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Rome Legal Issues Blog

Mesh problems after hernia repairs

A hernia is a relatively common condition that can affect over 1 million Georgia residents and other people around the country in any given year. However, just because the condition is common, it does not mean that it shouldn't' get fixed. If simply allowing the hernia to stay put isn't an option, a doctor will likely have to do surgery, and this surgery may involve the use of mesh.

To review, a hernia develops when a person has a weakness in his or her muscle lining the abdomen. As a result of the weakness, some organs can herniate, or swell out, of that weakness in the lining, much like food can protrude or even spill out of a bag that has a weak spot in it.

Statistics: it takes a football field for a car to stop

Even with the best braking system in the world, there is no such thing as a car or truck that can literally stop on a dime. Motor vehicles are simply too heavy and travel too fast for that to be possible.

Because of the principle of what is called momentum, it takes a passenger car about 245 feet to come to a complete stop from 65 miles per hour after the brakes are applied on the vehicle. Additionally, the car travels over 70 feet between the time a driver makes a decision to stop and the time he or she actually presses on the brakes.

Workers' compensation and third-party liability claims

As previous posts on this blog have explained, Georgia's workers' compensation system exists to ensure that injured employees in Georgia get prompt access to compensation that will cover their medical bills and at least a portion of their lost income should they get hurt while on the job.

This system does, however, involve a trade-off. In exchange for getting benefits on a no-fault basis, the employee loses his or her right to sue the employer for negligence. The problem with this trade-off is that workers' compensation benefits do not always cover all of a worker's out-of-pocket losses, and they certainly do not account for intangibles like pain and suffering.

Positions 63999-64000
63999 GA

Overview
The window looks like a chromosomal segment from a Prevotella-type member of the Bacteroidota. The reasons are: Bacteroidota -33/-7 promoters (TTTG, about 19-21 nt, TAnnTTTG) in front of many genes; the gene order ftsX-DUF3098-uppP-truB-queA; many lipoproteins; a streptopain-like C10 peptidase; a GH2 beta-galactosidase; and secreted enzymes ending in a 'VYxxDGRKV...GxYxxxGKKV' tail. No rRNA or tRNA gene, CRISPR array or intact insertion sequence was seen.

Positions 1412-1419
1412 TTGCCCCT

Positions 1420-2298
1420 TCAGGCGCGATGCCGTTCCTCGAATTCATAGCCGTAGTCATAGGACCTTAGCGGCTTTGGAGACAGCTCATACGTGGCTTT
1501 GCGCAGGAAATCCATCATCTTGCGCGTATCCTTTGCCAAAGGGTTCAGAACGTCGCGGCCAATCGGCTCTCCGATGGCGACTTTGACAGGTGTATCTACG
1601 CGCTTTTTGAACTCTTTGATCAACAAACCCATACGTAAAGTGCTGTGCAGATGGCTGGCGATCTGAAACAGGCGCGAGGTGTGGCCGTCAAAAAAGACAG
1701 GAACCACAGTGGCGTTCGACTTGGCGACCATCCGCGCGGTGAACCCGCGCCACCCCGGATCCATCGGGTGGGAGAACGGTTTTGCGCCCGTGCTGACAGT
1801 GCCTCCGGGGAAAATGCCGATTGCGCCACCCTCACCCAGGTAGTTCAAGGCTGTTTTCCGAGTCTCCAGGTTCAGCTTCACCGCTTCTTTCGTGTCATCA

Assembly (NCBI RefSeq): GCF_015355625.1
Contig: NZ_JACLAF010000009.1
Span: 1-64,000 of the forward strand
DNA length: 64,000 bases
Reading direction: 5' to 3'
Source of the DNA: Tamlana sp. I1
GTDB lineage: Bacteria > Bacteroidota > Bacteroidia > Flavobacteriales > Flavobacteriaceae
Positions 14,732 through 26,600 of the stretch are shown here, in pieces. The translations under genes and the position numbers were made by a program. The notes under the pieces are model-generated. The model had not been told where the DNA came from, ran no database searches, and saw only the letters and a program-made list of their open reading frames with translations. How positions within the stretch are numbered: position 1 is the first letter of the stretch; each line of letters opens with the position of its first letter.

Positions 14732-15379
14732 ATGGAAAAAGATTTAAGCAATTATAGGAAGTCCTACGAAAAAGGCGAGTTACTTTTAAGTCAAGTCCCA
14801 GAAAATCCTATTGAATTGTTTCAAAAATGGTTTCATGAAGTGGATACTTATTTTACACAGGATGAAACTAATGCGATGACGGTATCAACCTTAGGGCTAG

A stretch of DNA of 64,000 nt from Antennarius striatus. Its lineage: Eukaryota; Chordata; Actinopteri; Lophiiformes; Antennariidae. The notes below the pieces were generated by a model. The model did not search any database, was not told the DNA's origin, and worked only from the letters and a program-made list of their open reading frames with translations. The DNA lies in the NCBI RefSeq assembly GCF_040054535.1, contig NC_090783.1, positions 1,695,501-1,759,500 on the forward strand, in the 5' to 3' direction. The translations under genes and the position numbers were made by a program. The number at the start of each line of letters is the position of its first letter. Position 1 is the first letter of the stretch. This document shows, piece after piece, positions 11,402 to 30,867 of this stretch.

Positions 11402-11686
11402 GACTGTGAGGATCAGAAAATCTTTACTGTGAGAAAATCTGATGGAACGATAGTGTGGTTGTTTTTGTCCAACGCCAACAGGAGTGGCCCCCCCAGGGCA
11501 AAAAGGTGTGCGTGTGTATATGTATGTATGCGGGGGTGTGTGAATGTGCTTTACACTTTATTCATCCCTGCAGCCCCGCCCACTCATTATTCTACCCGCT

The importance of informed consent in med mal cases

As this blog has discussed previously, patients both in Georgia and across the country have the right to expect that their doctors will diagnose them correctly and promptly and will administer all surgeries and other treatments correctly. If a doctor fails in this obligation and injures a patient as a result, then the doctor can be held financially accountable via a medical malpractice case.

However, doctors also have what some might rightly describe as a duty to communicate with their patients adequately when it comes to having a patient choose what course of medical treatment to pursue.

Possible risks of dietary supplements

It seems that these days, more and more residents of Georgia and other people across the country are turning to alternative to conventional medicine, which relies heavily on pharmaceutical drugs, when it comes to getting treatment for their medical conditions. Dietary supplements are one such alternative.